How to Avoid Screaming and Yelling on your Kids

Besides the damaging effect on your vocal cords, yelling is not a good habit unless you are a Rockstar singer or someone engaged in a job that requires yelling or screaming.

Meanwhile, yelling is also not good when it is done to children-your kid or someone else’s. Yelling at someone or being yelled at has never been good for anyone, especially to kids.

If you are a parent and at some point, yelled at your naughty son, or you perhaps have a habit of yelling at your kids at home for some reasons, here are the reasons why you should stop it before it’s too late and have caused serious adverse mental and physical impacts to your kid.

According to new studies, yelling at kids is as hurtful as hitting them. Based on a 2-year experiment, there is a frightening effect of yelling similarities on a physical and discipline performed on a child. Results reveal that a child who is yelled at is more likely to show behavior problems, thereby eliciting more yelling. Ant this becomes a cycle.


Yelling has adverse effects on physical health.

It might be unseen, but the stress from verbal abuses a person experiences during childhood can increase the risk of acquiring health problems during adult years.

A study has associated the negative childhood experiences, considering the verbal abuse, to the later development of painful chronic conditions. The adverse physical effect included arthritis, bad headaches, back and neck problems, and other chronic pain.

Yelling worsens a child’s behavior problems.

“My kids are just so stubborn, and they don’t listen unless I raise my voice,” this is one of the common reasons parents say why they yell at their kids.

a child screaming covering her ears

Thinking that they can solve the problem and make their children show their attention, a mother can even worsen the condition. Research says that yelling can cause more issues with a child’s behavior in the long run. Commonly, parents fear that their child might lack respect for them whenever they cannot discipline them well, but yelling is just a bad way of disciplining. Yelling will only worsen a child’s bad behavior.

Yelling changes brain development

A good and healthy environment is crucial, especially in the early stages of a child’s life. Harsh parenting techniques, strict discipline, and yelling can relatively change the way a child’s brain develops. That’s because humans process negative information and events more quickly and thoroughly than good ones.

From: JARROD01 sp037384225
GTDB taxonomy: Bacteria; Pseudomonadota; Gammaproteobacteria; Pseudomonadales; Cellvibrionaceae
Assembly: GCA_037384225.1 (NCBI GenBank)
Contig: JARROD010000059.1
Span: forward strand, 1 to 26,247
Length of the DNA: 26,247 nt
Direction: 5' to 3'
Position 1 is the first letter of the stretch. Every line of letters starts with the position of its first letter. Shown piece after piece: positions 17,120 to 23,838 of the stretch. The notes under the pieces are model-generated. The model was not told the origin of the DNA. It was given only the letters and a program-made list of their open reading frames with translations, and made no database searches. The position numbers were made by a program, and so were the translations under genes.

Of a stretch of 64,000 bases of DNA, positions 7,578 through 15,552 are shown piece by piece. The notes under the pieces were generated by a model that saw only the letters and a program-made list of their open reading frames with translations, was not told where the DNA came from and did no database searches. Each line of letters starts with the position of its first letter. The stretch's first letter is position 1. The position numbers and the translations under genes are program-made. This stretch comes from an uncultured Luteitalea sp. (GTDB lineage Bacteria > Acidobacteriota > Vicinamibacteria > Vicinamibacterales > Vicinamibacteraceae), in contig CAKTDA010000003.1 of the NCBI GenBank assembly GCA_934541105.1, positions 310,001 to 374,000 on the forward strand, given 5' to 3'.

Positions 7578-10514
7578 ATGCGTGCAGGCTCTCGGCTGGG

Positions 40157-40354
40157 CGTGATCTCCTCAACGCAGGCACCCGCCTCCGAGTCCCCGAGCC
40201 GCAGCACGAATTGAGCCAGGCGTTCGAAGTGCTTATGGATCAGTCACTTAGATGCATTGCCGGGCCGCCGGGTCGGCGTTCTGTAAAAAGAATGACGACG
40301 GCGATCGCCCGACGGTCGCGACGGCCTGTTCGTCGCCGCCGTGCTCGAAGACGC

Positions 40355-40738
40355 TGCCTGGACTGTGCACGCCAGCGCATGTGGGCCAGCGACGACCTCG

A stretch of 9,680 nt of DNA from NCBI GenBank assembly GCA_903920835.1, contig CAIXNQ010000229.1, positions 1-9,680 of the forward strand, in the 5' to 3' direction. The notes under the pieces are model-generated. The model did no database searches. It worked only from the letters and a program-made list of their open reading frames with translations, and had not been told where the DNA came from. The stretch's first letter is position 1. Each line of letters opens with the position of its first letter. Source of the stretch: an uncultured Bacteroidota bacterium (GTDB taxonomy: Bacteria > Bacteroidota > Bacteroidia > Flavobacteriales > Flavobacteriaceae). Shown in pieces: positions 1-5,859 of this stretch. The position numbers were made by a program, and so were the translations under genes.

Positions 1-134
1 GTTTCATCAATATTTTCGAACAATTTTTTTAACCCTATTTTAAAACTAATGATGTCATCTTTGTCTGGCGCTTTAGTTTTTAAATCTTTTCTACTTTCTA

Yelling can cause trauma and depression.

If you try to observe in a home where parents impose stringent rules and discipline, oftentimes, a child that unintentionally committed a mistake will just lie because of the fear of punishment. Eventually, a child will have the habit of lying just to protect himself.

a man with ang angry fac, pointing his index finger

Too much fear to a child from a parent’s anger especially accompanied by yelling can cause serious emotional hurt to a child or a trauma that might cause depression. Verbal abuse can cause deeper psychological issues that carry into adulthood.


Identify your triggers

You don’t simply yell out of the blue; there must be something that triggered you to raise your voice. What could it be? We all lose our temper – make our skin crawl, and blow a gasket. Once you have found out what provokes your anger, you can also help yourself, and your kids meet halfway and avoid getting mad and yelling. You can also come up with a plan on how to handle them.

Give kids a warning

Warnings are helpful to help kids tone down or follow attention to your rules and orders. Iso, instead f yelling at them because it’s already late and they’re still up playing some mobile games, you can simply warn them that you will confiscate their gadgets when they don’t follow you.

Stay Calm

Probably, you have heard many times about the different calming techniques like deep breathing, pausing and counting from 1-10, etc. Still, you find them ineffective. The reality is, you’re not just using them properly.

The anger that a person feels goes through different scales. If the anger is only on a lower scale like 2-3, taking a few deep breaths can work great. But once goes up to a 4-5, taking some deep breath or counting won’t work. When this happens, you must find ways to return your brain to its balanced state and find ways to calm yourself down.

Take a time out

One of the best ways to avoid yelling when your anger reaches its highest point is getting inside your room or going somewhere away from your kids. Judy Arnall, a child development specialist, advises parents to go to the bathroom, yelling into the toilet, and then flush it away.

Teach the lesson later

Kids often misunderstood yelling. Despite the truth that you love them so much, making you feel so mad at their mistakes, they would still think that you hated them and not the mistakes they did every time you yell at them.

Yelling undermines the legitimacy of your concerns and encourages children to shut down instead of listening. Whenever you are angry, do not talk to your kid but let your anger subside, explain, or talk to your child after you have poured out your emotions on other things and not to him.

Once you are back to your normal emotional state, that is the right time to explain the mistakes he has committed. Gently remind him not to do the same thing again.